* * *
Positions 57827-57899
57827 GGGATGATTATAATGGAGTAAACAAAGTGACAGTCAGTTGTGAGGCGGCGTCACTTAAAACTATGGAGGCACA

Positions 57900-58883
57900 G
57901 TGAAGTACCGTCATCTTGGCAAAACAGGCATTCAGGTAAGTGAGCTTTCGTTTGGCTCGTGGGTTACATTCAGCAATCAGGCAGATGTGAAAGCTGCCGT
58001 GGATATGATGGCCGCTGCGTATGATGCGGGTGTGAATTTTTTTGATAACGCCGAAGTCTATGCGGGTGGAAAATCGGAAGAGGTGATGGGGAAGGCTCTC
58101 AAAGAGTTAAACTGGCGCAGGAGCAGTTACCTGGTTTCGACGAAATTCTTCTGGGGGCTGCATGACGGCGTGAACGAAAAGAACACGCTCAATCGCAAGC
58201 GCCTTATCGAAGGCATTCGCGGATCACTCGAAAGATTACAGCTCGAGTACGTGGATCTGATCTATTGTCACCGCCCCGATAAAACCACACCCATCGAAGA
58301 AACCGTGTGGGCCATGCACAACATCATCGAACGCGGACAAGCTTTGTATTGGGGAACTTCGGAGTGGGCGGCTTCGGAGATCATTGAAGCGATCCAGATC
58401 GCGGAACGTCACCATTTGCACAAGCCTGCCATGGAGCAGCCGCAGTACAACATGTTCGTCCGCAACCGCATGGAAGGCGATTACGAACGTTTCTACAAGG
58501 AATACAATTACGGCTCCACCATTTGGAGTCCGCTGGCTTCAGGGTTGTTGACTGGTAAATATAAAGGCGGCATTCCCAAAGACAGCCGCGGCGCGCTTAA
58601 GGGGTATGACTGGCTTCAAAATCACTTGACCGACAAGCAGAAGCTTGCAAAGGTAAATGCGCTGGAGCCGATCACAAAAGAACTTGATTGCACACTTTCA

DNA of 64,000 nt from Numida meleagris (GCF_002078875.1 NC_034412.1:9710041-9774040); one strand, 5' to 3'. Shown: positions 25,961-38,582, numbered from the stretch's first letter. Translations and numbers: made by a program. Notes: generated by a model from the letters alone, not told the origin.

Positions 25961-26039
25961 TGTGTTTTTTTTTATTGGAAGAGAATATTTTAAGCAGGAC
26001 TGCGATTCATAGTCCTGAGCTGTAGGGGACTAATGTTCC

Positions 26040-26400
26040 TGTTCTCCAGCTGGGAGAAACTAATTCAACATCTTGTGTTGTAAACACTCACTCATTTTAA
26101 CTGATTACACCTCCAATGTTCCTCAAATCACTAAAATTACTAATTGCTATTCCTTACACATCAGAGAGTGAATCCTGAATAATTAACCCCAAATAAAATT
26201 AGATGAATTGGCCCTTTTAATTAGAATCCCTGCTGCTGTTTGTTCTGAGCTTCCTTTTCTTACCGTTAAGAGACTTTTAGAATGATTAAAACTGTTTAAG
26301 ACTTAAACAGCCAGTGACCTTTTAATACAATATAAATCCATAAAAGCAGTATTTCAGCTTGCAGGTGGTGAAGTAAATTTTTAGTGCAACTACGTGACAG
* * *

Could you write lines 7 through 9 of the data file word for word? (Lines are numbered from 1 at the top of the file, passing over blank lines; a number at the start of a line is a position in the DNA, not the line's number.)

58101 AAAGAGTTAAACTGGCGCAGGAGCAGTTACCTGGTTTCGACGAAATTCTTCTGGGGGCTGCATGACGGCGTGAACGAAAAGAACACGCTCAATCGCAAGC
58201 GCCTTATCGAAGGCATTCGCGGATCACTCGAAAGATTACAGCTCGAGTACGTGGATCTGATCTATTGTCACCGCCCCGATAAAACCACACCCATCGAAGA
58301 AACCGTGTGGGCCATGCACAACATCATCGAACGCGGACAAGCTTTGTATTGGGGAACTTCGGAGTGGGCGGCTTCGGAGATCATTGAAGCGATCCAGATC